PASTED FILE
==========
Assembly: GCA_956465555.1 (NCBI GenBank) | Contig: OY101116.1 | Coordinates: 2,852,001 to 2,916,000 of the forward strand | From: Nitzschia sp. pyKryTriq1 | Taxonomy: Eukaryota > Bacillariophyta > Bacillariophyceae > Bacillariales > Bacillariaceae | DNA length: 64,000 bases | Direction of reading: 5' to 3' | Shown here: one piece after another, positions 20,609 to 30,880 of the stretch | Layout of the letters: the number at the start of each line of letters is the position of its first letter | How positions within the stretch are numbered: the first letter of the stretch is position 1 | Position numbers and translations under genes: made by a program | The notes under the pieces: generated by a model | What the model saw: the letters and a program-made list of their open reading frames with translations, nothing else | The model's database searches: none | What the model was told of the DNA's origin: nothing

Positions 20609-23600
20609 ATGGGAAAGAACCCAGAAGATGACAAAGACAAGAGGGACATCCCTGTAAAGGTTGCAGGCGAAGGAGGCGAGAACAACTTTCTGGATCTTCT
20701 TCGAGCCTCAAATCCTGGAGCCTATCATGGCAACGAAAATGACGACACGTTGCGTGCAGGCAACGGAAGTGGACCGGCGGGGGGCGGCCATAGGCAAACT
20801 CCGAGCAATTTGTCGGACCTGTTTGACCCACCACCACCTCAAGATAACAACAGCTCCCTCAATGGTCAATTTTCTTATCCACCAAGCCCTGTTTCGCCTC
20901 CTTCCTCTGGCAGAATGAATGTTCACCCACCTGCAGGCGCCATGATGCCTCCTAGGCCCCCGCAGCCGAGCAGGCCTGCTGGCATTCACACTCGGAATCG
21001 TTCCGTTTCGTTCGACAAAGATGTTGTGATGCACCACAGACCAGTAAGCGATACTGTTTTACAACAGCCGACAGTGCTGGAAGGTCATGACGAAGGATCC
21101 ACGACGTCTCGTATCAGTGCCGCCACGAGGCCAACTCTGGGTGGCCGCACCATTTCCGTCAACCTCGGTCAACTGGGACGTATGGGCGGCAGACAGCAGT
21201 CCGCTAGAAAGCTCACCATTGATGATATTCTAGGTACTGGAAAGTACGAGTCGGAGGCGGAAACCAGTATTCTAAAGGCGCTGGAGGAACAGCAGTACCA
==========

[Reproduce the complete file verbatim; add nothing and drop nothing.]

Assembly: GCA_956465555.1 (NCBI GenBank) | Contig: OY101116.1 | Coordinates: 2,852,001 to 2,916,000 of the forward strand | From: Nitzschia sp. pyKryTriq1 | Taxonomy: Eukaryota > Bacillariophyta > Bacillariophyceae > Bacillariales > Bacillariaceae | DNA length: 64,000 bases | Direction of reading: 5' to 3' | Shown here: one piece after another, positions 20,609 to 30,880 of the stretch | Layout of the letters: the number at the start of each line of letters is the position of its first letter | How positions within the stretch are numbered: the first letter of the stretch is position 1 | Position numbers and translations under genes: made by a program | The notes under the pieces: generated by a model | What the model saw: the letters and a program-made list of their open reading frames with translations, nothing else | The model's database searches: none | What the model was told of the DNA's origin: nothing

Positions 20609-23600
20609 ATGGGAAAGAACCCAGAAGATGACAAAGACAAGAGGGACATCCCTGTAAAGGTTGCAGGCGAAGGAGGCGAGAACAACTTTCTGGATCTTCT
20701 TCGAGCCTCAAATCCTGGAGCCTATCATGGCAACGAAAATGACGACACGTTGCGTGCAGGCAACGGAAGTGGACCGGCGGGGGGCGGCCATAGGCAAACT
20801 CCGAGCAATTTGTCGGACCTGTTTGACCCACCACCACCTCAAGATAACAACAGCTCCCTCAATGGTCAATTTTCTTATCCACCAAGCCCTGTTTCGCCTC
20901 CTTCCTCTGGCAGAATGAATGTTCACCCACCTGCAGGCGCCATGATGCCTCCTAGGCCCCCGCAGCCGAGCAGGCCTGCTGGCATTCACACTCGGAATCG
21001 TTCCGTTTCGTTCGACAAAGATGTTGTGATGCACCACAGACCAGTAAGCGATACTGTTTTACAACAGCCGACAGTGCTGGAAGGTCATGACGAAGGATCC
21101 ACGACGTCTCGTATCAGTGCCGCCACGAGGCCAACTCTGGGTGGCCGCACCATTTCCGTCAACCTCGGTCAACTGGGACGTATGGGCGGCAGACAGCAGT
21201 CCGCTAGAAAGCTCACCATTGATGATATTCTAGGTACTGGAAAGTACGAGTCGGAGGCGGAAACCAGTATTCTAAAGGCGCTGGAGGAACAGCAGTACCA